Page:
|After the gastrointestinal tract is removed, what you have left in the posterior abdomen are the cut edges of the peritoneum and the remaining peritoneum that covers the "retroperitoneal" structures.
It is worth while to take a look at this type of image to appreciate just how the various mesenteries are reflected from the posterior abdominal wall as well as the diaphragm.
|After the mesentery has been cleaned from the posterior abdominal wall, you can see the true retroperitoneal structures of the abdomen. These are the great vessels and their branches, sympathetics, kidneys and their ureters, and suprarenal glands.
You should be able to see the following structures:
|When the kidney is opened, you can see the following structures:
|Finally, with the kidneys and their related structures removed, you can see the muscles that make up the posterior abdominal wall and the branches of the the lower thoracic and lumbar nerves.
You should be able to point out the:
|The nerves of the posterior abdominal wall are branches of the lumbosacral plexus. This plexus is shown in the adjacent image.
You should be able to identify the roots of the plexus:
L1 gives rise to the iliohypogastric and ilioinguinal nerves.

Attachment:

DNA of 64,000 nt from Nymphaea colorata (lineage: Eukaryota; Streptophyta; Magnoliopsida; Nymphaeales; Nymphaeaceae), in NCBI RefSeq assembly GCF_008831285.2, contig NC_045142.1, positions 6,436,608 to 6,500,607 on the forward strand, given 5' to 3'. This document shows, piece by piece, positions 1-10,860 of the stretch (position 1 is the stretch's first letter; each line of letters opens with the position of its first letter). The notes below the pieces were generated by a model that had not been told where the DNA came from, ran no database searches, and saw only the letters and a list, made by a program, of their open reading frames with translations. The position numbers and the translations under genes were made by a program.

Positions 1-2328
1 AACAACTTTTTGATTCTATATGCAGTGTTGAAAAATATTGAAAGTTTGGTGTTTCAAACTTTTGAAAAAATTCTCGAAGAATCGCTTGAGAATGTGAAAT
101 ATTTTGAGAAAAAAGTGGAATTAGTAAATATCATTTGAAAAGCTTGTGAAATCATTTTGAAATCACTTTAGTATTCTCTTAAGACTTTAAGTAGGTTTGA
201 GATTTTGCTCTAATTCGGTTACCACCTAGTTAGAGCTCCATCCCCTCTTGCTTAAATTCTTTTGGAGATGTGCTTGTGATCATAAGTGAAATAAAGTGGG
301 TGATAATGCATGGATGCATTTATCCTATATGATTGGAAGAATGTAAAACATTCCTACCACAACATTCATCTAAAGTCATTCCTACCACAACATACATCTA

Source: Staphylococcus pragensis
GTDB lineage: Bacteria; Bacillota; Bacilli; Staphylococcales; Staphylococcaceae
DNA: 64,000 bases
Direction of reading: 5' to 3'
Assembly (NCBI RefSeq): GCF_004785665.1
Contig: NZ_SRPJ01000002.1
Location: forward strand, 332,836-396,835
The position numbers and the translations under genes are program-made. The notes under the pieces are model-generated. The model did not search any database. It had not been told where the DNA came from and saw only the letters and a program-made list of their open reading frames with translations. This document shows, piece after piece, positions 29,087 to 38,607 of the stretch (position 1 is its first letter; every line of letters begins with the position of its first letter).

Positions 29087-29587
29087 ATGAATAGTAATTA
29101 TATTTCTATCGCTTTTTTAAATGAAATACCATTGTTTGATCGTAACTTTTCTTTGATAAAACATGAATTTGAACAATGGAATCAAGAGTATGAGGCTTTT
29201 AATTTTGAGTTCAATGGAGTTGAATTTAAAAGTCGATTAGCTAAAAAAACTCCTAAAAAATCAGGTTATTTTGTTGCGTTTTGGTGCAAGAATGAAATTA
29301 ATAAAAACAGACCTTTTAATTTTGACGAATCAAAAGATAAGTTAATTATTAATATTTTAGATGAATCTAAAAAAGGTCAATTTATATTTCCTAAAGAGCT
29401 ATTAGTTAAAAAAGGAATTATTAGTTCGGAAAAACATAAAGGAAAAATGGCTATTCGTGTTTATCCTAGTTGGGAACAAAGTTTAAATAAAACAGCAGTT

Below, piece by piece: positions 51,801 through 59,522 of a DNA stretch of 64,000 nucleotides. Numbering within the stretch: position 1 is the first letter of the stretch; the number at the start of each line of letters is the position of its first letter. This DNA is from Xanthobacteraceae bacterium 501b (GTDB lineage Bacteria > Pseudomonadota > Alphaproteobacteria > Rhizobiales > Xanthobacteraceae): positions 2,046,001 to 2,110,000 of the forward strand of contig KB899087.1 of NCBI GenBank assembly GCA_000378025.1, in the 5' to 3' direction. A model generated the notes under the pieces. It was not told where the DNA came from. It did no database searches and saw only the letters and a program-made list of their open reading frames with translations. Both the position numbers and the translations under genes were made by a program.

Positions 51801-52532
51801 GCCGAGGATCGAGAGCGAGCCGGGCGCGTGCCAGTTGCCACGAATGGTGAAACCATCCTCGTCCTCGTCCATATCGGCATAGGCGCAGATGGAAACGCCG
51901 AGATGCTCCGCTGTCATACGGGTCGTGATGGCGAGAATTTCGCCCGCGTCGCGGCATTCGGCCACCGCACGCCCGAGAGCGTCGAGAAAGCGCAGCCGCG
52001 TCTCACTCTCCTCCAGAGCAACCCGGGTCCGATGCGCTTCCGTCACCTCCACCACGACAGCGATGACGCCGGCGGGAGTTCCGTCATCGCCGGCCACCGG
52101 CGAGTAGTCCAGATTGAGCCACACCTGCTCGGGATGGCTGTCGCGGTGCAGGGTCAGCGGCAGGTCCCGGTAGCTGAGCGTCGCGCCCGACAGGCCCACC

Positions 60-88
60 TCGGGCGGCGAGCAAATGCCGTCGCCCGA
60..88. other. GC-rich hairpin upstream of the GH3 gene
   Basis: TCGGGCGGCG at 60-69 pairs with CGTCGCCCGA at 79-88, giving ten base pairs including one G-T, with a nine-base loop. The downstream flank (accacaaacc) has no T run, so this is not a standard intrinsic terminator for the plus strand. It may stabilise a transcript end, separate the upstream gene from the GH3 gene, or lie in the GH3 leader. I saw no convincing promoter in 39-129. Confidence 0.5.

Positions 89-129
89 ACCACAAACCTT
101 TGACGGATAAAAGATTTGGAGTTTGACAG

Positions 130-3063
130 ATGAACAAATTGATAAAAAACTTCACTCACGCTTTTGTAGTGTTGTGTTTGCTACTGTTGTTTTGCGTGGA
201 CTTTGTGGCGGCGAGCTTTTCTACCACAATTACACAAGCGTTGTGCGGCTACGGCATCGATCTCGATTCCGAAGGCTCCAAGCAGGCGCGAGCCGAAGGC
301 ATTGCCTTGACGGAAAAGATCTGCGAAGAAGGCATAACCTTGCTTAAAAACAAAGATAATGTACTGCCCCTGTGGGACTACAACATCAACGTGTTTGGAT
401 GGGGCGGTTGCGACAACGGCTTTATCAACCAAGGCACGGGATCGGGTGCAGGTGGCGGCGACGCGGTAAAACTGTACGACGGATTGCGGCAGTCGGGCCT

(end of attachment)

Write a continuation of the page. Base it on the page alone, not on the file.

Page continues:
L1 + L2 gives rise to the genitofemoral nerve
L2 + L3 gives rise to the lateral femoral cutaneous
L2 + L3 + L4 give rise to the femoral and obturator nerves
L4 + L5 give rise to the lumbosacral trunk which joins sacral nerves to form the sacral plexus.
|Immediately after the aorta enters the abdomen under the median arcuate ligament, it gives rise to its first paired branches, the inferior phrenic arteries.
You can break up the branches of the aorta into paired and unpaired branches. The unpaired branches are:
The paired branches supply the organs and muscular walls of the abdomen as well as pelvic structures and the lower limb. They are:
||The veins all drain into the inferior vena cava and thus back to the heart.
The major veins are:
|Superior & Inferior Mesenteric Arteries||Abdomen Homepage|
|This is copyrighted©1999 by Wesley Norman, PhD, DSc|